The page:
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Ottawa to announce settlement with Indigenous survivors of Sixties Scoop

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Sixties Scoop survivors and supporters gather for a demonstration at a Toronto courthouse on Aug. 23, 2016. (Michelle Siu/Canadian Press)

Thousands of First Nations children placed in non-Indigenous care to be compensated

By John Paul Tasker, CBC News, October 5, 2017

Crown-Indigenous Affairs Minister Carolyn Bennett will announce a financial settlement with survivors of the Sixties Scoop tomorrow, CBC News has confirmed.

The Canadian Press reported Thursday that survivors would receive some $800 million as compensation, or between $25,000 and $50,000 for each claimant. CBC could not independently confirm that figure. Read the rest of this entry

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Ontario judge sides with Sixties Scoop survivors

Indigenous practice from New Zealand aims to reunite kids in care with families

New Zealander Katie Murray is in Winnipeg to share knowledge about a promising approach that aims to keep children at risk of being apprehended by foster care in their own extended families. (Provided by Katie Murray.)

New Zealander Katie Murray is in Winnipeg to share knowledge about a promising approach that aims to keep children at risk of being apprehended by foster care in their own extended families. (Provided by Katie Murray.)

Delegation in Winnipeg to help Ma Mawi Wi Chi Itata Centre Inc. keep kids in their own families

By Chris Read, CBC News, Nov 9, 2015

A delegation from New Zealand is in Winnipeg to share an approach they believe could reduce the number of children in foster care.

It’s called Family Group Conferencing (FGC) and it’s based on the practices of New Zealand’s indigenous Maori people.

Katie Murray is the CEO of a social service agency on the North Island of New Zealand and she is here to liaise with Winnipeg’s Ma Mawi Wi Chi Itata Centre Inc. Read the rest of this entry

BC Premier’s office site of native protest over child welfare

 Splatsin Chief Wayne Christian and Chief Stewart Phillip of the B.C. Indian Chief's Union speak to a small crowd of protesters Tuesday outside B.C. Premier Christy Clark's office in West Kelowna. Contributed/ Global Okanagan


Splatsin Chief Wayne Christian and Chief Stewart Phillip of the B.C. Indian Chief’s Union speak to a small crowd of protesters Tuesday outside B.C. Premier Christy Clark’s office in West Kelowna.
Contributed/ Global Okanagan

, Global News, Oct 13, 2015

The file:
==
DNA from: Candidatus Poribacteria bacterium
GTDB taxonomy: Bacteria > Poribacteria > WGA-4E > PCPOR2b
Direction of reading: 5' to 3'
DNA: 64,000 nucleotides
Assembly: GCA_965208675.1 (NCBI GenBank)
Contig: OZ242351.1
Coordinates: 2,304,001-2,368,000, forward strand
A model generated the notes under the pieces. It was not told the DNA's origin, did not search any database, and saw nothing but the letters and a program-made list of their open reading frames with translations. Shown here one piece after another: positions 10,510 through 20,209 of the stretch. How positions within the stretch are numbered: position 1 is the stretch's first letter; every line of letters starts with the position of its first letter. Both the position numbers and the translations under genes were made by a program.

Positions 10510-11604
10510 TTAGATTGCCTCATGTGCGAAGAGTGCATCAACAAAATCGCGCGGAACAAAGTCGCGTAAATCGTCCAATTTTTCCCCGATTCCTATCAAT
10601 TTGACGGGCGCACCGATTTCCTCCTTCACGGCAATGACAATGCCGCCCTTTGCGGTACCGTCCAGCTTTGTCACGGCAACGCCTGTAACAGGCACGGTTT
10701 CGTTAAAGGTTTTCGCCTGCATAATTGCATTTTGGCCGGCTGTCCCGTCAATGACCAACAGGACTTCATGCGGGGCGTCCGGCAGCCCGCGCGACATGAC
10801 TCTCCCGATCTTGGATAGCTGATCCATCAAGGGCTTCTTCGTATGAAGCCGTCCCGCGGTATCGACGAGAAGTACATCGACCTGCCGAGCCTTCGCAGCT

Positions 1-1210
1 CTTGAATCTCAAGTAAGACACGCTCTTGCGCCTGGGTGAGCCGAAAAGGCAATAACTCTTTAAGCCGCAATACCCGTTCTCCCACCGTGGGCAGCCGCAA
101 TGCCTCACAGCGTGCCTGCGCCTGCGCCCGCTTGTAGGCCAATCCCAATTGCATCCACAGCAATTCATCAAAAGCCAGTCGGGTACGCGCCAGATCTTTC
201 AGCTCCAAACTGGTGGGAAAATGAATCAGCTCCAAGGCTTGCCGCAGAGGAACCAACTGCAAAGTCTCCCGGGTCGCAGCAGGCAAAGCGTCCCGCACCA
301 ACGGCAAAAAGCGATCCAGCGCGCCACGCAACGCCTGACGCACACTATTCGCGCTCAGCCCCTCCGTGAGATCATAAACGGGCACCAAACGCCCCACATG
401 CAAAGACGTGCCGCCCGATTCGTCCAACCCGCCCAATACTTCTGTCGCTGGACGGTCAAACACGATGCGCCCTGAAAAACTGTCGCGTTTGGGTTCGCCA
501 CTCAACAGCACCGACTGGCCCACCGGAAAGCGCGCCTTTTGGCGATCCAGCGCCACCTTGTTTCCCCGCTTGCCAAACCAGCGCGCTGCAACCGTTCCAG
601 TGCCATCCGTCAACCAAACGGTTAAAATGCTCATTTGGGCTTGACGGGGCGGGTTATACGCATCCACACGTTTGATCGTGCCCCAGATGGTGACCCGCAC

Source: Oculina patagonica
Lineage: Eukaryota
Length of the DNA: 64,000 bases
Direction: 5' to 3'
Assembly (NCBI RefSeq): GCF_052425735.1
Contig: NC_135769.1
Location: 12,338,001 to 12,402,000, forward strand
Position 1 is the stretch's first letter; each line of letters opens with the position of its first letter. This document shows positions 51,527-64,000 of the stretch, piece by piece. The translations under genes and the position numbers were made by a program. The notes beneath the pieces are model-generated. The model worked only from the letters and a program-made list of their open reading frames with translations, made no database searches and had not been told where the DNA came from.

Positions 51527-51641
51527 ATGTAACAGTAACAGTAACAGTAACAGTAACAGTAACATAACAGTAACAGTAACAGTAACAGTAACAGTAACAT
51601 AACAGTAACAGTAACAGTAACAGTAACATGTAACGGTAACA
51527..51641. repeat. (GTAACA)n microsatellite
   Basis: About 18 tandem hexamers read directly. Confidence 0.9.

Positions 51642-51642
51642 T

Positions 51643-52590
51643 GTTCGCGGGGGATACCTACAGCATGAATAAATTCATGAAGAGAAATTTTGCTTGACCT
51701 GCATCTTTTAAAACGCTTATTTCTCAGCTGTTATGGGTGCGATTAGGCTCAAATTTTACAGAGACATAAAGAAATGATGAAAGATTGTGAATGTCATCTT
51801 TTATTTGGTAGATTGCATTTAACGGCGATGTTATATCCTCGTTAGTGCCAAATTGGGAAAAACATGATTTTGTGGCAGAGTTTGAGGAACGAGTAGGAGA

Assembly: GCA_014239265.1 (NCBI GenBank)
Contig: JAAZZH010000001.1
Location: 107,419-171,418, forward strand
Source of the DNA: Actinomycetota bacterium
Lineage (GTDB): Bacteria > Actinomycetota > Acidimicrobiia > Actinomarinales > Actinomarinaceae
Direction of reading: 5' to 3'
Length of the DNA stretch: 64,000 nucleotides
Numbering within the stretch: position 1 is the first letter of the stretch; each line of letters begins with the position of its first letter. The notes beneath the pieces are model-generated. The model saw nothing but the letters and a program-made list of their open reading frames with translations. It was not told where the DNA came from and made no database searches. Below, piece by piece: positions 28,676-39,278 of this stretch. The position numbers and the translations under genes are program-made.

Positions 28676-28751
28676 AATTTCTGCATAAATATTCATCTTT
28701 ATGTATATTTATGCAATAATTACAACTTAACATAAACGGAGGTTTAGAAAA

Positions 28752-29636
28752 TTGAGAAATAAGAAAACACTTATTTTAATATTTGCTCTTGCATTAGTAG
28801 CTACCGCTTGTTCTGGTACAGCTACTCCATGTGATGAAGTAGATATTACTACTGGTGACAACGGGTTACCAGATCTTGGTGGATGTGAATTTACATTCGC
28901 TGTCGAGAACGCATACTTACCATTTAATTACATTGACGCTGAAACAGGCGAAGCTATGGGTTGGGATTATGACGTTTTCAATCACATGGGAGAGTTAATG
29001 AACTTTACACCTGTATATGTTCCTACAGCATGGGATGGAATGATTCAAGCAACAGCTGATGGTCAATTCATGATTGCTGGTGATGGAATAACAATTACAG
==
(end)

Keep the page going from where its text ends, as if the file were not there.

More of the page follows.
WEST KELOWNA, B.C. – Protesters gathered at Premier Christy Clark’s constituency office Tuesday afternoon in support of aboriginal child welfare rights.

About 50 members of Okanagan aboriginal communities, including the Splatsin Nation from Enderby, chanted and drummed at the protest. They are concerned about the province taking care of their children instead of being care for by First Nations. Read the rest of this entry

Sixties Scoop victims demand apology, compensation

Wayne Snellgrove, centre, with his adoptive family. Snellgrove was one of thousands of aboriginal kids forced from their homes and adopted into mostly non-Native families during the 1960s to 80s. (Submitted by Wayne Snellgrove)

Wayne Snellgrove, centre, with his adoptive family. Snellgrove was one of thousands of aboriginal kids forced from their homes and adopted into mostly non-Native families during the 1960s to 80s. (Submitted by Wayne Snellgrove)

Some estimate more than 20,000 aboriginal kids adopted by mostly non-native families

CBC News, June 18, 2015

Aboriginal adoptees forced from their families by the Canadian government in the Sixties Scoop are expected to receive what is believed to be the first public government apology on Thursday.

Manitoba Premier Greg Selinger is set to deliver the apology, which the province has been working on for months alongside affected adoptees.

The Sixties Scoop is the name given to the period of time between the 1960s and ’80s when thousands of aboriginal children were placed with mostly non-native adoptive families. Read the rest of this entry

Sixties Scoop: ‘They just wanted to remove an Indian child into a white home’

Art by Tania Willard, Secwepemc.

Art by Tania Willard, Secwepemc.

By Chinta Puxley, The Canadian Press/CBC News, June 17, 2015

Child welfare agents took Christine Merasty from her mother’s arms shortly after her birth at a hospital on Christmas Day in 1970.

It was supposed to be a six-month arrangement to allow her mother — a residential school survivor — to get her life together after living on the streets of downtown Winnipeg.

But child-welfare workers were already showing the infant’s picture to prospective white families for adoption. Christine was taken to her new home in the rural Manitoba town of Bowsman when she was four months old.

“They didn’t give my family a chance. They just wanted to remove an Indian child into a white home,” Merasty says. “That wasn’t right. I had a family searching for me for 20 years, wanting me. They would have wanted me in 1970.”

It was called the Adopt Indian Metis program. Today it’s referred to as the Sixties Scoop. Read the rest of this entry